Researchers Claim They Are On The Brink Of Bringing The Woolly Mammoth Back From Extinction

Could we see herds of mammoths again? The scientists certainly think so. AuntSpray/Shutterstock

Josh Davis 17 Apr 2018, 19:20

A team of researchers say they are on the verge of bringing woolly mammoths back from extinction.

Working out of Harvard University under the maverick geneticist George Church, the scientists are confident they will soon be able to create mammoth embryos in the laboratory. The next step will be to grow them in artificial wombs for the 22 months it will likely take for the fetuses to develop, at which stage they will then have successfully cloned and brought back the megaherbivore.

The team are set to publish papers in the next few weeks on how they aim to achieve this in more detail, but the basics are fairly well known. We have already sequenced the entire genome of the woolly mammoth, which went extinct on the mainland around 10,000 years ago but persisted on a small island in the Bering Strait until just 4,000 years ago. Due to this, scientists have been able to compare it with its closest living relative, the Asian elephant.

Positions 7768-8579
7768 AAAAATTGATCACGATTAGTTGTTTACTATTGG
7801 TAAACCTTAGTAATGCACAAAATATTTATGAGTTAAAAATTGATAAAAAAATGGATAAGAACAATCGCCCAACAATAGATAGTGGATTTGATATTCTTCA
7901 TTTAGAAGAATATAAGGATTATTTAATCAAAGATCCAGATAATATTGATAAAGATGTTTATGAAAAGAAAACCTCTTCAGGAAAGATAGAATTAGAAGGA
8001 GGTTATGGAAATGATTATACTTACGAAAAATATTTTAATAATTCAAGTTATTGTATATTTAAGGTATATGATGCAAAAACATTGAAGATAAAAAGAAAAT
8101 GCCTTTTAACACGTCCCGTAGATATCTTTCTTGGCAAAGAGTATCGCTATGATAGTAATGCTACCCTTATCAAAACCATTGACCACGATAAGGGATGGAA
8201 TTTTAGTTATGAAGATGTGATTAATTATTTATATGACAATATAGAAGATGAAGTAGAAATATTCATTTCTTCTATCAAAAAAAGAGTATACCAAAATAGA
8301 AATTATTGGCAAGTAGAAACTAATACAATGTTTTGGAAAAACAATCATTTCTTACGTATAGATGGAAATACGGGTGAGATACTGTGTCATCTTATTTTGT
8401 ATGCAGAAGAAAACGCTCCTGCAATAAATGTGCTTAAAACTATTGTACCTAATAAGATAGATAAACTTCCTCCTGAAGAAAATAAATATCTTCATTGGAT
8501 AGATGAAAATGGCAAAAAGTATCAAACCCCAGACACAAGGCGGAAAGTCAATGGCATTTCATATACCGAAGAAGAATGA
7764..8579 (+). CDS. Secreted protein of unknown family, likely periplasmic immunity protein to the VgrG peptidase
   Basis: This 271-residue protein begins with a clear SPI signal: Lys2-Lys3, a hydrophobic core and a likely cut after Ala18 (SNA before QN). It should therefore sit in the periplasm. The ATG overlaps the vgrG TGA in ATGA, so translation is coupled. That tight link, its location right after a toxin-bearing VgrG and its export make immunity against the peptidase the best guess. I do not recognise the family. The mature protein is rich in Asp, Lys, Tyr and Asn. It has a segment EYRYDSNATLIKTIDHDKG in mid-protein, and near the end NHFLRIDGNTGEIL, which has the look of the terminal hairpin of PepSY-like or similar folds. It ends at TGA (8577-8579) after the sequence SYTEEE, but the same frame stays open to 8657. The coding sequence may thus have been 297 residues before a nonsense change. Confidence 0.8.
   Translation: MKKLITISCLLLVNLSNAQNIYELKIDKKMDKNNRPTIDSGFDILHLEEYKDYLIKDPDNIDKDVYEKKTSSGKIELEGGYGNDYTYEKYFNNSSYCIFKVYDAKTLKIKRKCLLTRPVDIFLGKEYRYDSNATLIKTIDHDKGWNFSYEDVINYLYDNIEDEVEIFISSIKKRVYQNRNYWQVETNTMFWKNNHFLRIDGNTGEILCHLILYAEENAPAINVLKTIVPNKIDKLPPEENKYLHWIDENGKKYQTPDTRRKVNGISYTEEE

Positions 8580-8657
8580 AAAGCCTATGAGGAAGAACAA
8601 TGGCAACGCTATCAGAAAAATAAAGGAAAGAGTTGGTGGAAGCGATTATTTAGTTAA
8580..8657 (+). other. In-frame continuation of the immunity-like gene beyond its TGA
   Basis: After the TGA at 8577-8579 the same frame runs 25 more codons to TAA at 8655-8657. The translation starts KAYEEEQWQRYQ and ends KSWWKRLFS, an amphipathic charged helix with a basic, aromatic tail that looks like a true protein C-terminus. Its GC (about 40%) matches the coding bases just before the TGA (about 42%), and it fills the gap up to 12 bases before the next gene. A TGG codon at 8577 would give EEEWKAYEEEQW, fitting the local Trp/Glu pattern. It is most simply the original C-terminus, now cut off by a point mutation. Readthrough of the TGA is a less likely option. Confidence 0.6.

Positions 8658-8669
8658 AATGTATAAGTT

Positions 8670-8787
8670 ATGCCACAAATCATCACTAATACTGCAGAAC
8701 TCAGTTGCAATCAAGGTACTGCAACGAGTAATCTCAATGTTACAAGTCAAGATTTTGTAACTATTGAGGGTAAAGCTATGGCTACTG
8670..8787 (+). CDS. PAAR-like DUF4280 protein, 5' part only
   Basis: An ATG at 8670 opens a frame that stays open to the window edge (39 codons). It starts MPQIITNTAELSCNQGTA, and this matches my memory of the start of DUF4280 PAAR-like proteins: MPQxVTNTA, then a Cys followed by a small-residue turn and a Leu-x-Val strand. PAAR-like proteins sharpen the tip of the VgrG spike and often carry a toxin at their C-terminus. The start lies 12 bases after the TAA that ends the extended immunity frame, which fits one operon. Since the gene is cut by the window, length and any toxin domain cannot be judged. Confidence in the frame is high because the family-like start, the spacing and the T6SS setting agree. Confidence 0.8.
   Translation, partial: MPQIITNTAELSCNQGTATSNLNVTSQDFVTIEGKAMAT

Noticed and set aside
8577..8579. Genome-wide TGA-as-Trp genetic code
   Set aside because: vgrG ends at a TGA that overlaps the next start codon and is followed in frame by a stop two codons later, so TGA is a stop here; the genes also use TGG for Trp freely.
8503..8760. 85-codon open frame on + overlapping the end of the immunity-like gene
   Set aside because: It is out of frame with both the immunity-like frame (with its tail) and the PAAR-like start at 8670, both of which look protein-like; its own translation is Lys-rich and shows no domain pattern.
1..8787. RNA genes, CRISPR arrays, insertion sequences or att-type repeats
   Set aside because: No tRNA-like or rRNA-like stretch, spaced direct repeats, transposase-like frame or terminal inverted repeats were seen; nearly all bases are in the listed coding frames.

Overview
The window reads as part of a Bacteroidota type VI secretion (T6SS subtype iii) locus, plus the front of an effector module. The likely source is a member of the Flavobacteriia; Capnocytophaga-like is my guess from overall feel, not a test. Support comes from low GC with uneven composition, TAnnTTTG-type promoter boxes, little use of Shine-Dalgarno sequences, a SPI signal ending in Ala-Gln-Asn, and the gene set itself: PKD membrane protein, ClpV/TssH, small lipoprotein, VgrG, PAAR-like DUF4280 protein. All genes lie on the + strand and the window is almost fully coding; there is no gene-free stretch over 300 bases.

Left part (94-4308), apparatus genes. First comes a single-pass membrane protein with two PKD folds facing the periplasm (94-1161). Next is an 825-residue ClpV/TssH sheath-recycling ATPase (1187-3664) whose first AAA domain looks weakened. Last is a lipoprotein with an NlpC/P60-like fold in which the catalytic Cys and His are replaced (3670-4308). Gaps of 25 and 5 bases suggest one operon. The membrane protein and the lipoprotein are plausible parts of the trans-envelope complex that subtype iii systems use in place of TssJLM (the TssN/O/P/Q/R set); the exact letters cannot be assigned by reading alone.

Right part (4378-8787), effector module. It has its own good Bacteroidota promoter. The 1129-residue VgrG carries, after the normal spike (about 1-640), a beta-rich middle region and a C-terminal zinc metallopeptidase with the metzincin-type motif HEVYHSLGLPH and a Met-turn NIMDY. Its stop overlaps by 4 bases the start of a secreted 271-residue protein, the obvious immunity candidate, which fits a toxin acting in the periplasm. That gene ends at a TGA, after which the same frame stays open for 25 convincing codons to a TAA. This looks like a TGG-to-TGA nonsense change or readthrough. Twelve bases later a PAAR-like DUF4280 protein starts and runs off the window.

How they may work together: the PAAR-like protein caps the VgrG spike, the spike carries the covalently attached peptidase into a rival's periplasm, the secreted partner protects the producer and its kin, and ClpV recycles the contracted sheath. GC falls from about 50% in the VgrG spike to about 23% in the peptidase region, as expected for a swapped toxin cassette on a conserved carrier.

This allowed them to pinpoint which major genetic changes occurred in the mammoths that enabled them to survive the freezing conditions of the north. The team have been able to take these genes – such as those that give them long hair, small ears, thick layers of subcutaneous fat, and anti-freeze blood – and insert them back into the Asian elephant genome to create a hybrid species.

Now, this wouldn’t be a “true” woolly mammoth but instead a “proxy” species, showing all the traits and ecological functions that the original animals had. “The intent is not to make perfect copies of extinct Woolly Mammoths, but to focus on the mammoth adaptations needed for Asian elephants to thrive in the cold climate of the Arctic,” they write.

What mammoths are made of? hangingpixels/Shutterstock
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